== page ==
Scientists at Memorial Sloan Kettering Cancer Center (MSK) announced that they have built a new model of genetically engineered immune cells in mice that may allow them to fight solid tumors.
The new cells combine two of the most promising types of immunotherapy into one sleek package: chimeric antigen receptor (CAR) T-cells, which are genetically engineered versions of a patient's immune cells, and checkpoint inhibitor antibodies, which take the brakes off immune cells, allowing them to better fight cancer.
The early research is promising, and the MSK team hopes to eventually translate their new so-called "armored" CAR platform to the clinic. They are in the process of designing clinical trials in humans.
The newly designed armored CAR T-cells secrete a mini-version of a checkpoint-blocking antibody, similar to the drugs nivolumab (Opdivo®) and pembrolizumab (Keytruda®), which are approved for the treatment of melanoma and lung cancer.
When secreted into the tumor environment, the antibodies bind to a protein called PD-1 that acts as a brake on immune cells, releasing this brake and allowing the CAR T-cells and surrounding immune cells to better fight the disease.
The team of MSK researchers made two versions of this armored CAR: One recognizes a molecule called CD19, which is found on certain blood cancers, and the other recognizes MUC16, which is found on some ovarian and pancreatic cancers. Then they tested the cells in several mouse models of cancer.
In all cases, including in a mouse model of ovarian cancer, the team found that the armored CARs persisted in the body longer than nonarmored CARs, and they produced better results too -; namely, the mice lived significantly longer.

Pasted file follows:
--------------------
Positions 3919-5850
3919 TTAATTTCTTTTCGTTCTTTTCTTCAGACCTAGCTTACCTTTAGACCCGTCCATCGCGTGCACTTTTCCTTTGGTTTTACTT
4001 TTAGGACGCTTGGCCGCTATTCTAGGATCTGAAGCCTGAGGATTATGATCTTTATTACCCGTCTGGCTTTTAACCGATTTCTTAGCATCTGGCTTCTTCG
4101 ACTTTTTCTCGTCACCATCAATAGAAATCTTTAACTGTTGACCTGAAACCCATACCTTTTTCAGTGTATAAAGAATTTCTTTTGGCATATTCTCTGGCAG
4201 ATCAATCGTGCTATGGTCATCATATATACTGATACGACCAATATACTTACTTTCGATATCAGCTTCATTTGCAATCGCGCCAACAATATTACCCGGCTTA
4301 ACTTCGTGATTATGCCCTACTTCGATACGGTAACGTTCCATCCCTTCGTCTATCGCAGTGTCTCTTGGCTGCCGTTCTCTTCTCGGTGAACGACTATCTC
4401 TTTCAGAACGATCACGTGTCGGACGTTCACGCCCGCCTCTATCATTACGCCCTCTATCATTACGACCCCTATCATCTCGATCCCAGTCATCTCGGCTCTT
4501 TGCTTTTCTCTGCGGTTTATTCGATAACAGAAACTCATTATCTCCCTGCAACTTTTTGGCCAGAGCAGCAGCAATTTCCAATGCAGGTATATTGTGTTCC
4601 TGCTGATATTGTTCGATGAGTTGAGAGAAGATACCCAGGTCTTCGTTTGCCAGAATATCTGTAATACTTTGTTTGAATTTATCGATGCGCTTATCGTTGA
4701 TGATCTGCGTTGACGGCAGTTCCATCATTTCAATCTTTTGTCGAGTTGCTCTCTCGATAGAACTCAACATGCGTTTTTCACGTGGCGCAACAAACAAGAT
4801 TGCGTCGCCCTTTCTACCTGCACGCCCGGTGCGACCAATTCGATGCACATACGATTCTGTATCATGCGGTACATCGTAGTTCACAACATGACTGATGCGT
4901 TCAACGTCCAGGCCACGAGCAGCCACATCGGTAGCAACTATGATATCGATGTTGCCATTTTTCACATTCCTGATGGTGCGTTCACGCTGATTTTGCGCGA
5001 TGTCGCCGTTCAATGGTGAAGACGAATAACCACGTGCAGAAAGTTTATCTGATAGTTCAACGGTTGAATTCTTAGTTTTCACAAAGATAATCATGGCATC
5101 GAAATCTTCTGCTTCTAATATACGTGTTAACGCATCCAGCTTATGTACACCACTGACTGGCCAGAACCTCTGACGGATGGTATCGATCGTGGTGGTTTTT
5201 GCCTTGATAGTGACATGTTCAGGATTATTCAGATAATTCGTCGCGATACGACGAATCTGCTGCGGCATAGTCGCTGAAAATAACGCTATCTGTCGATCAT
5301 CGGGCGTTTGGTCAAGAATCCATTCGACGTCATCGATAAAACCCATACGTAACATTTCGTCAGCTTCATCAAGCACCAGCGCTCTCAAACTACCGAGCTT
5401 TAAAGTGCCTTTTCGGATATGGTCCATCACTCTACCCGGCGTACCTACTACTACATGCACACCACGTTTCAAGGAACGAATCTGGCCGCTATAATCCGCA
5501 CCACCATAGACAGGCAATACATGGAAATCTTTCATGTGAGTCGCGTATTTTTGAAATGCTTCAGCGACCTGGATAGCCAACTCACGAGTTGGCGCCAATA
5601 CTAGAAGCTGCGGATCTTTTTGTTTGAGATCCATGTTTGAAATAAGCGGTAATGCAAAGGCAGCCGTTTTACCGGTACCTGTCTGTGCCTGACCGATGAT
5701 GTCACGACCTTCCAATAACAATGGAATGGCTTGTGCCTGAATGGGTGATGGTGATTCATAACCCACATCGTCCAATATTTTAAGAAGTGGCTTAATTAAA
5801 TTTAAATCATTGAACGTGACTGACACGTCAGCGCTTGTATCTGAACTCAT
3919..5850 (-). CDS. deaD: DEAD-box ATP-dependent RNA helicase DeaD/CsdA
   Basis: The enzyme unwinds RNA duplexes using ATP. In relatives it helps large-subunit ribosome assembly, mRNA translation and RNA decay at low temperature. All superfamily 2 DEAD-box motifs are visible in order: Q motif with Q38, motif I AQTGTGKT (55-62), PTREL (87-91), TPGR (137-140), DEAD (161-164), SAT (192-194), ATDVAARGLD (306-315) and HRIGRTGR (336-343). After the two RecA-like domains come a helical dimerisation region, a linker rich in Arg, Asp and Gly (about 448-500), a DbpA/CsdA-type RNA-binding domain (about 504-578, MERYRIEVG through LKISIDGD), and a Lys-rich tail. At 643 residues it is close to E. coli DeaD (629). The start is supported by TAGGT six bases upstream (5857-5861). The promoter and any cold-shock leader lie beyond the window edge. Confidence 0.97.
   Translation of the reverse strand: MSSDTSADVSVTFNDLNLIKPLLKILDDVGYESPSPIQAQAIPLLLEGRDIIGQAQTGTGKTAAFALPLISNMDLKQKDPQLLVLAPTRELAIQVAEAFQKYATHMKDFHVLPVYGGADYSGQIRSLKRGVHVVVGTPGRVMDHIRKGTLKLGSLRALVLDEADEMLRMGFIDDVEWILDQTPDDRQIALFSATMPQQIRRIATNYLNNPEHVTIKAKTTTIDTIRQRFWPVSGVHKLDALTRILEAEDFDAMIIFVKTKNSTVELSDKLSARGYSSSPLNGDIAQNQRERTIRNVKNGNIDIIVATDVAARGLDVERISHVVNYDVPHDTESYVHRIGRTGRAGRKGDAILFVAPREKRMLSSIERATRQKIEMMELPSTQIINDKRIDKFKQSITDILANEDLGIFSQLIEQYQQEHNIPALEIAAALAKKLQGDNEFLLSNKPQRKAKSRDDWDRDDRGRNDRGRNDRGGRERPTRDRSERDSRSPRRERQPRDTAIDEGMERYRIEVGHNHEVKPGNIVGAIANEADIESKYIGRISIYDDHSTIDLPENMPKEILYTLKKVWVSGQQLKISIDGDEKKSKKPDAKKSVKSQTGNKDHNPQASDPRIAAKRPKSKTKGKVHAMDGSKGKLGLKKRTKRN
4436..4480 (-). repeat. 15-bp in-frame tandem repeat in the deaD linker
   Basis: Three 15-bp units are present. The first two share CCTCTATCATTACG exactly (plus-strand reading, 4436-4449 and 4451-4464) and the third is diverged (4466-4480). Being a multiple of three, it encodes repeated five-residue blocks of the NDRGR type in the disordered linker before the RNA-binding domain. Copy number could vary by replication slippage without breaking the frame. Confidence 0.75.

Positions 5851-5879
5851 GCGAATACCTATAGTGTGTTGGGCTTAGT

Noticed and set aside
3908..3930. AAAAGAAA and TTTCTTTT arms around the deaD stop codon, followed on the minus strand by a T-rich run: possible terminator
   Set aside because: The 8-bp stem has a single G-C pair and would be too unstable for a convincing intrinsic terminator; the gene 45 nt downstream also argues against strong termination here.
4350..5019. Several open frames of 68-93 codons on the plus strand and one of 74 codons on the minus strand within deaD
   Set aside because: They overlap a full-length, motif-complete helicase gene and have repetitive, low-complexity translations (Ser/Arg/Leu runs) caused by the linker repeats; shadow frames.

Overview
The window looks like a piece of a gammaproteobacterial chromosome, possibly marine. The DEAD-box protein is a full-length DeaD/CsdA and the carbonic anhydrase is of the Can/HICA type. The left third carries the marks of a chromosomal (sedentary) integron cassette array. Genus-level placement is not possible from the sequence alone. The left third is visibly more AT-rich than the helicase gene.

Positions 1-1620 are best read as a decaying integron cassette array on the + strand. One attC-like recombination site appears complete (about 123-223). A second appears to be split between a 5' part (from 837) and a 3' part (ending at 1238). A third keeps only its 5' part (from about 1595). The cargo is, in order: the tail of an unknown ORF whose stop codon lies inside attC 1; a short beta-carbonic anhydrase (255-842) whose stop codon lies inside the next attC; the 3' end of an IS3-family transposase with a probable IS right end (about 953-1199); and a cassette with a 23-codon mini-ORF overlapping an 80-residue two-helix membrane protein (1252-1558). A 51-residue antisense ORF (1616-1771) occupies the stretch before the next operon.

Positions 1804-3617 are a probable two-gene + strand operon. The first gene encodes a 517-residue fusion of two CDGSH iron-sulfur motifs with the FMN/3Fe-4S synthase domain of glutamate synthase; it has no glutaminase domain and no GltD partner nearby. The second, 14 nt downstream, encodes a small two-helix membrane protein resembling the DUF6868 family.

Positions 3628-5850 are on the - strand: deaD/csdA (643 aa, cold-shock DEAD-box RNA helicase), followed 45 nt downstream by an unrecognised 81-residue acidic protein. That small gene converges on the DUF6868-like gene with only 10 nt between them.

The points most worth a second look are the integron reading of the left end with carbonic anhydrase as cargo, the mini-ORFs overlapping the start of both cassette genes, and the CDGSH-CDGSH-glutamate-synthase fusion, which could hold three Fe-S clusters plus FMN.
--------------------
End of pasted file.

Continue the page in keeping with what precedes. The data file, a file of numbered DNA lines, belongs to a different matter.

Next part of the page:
Because the checkpoint drugs are released by the CAR T cells into the tumor, they were able to activate nearby T-cells, creating a helpful bystander effect. Finally, the team found that levels of the PD-1 antibody were low in the circulating blood, indicating that the checkpoint molecules were not spreading far beyond the site of the tumor which means there will be fewer side effects throughout the body.
Corresponding Author Comments:
"An armored CAR-T approach represents the next phase of innovation in T-cell therapies," said Renier Brentjens, MD, Ph.D., Director of Cellular Therapeutics at MSK and one of the pioneers of CAR therapy.
"These data, together with in vivo models, suggest that this is an early step toward exploring how we can make the first iterations of CAR T-cell therapies even better," said Brentjens.
He continued, "We took a step back and said, 'How can we make CAR T-cells better?' That's when we decided to try to combine these two promising approaches. This proves -; at least in a mouse model -; that we can now have our cake and eat it too."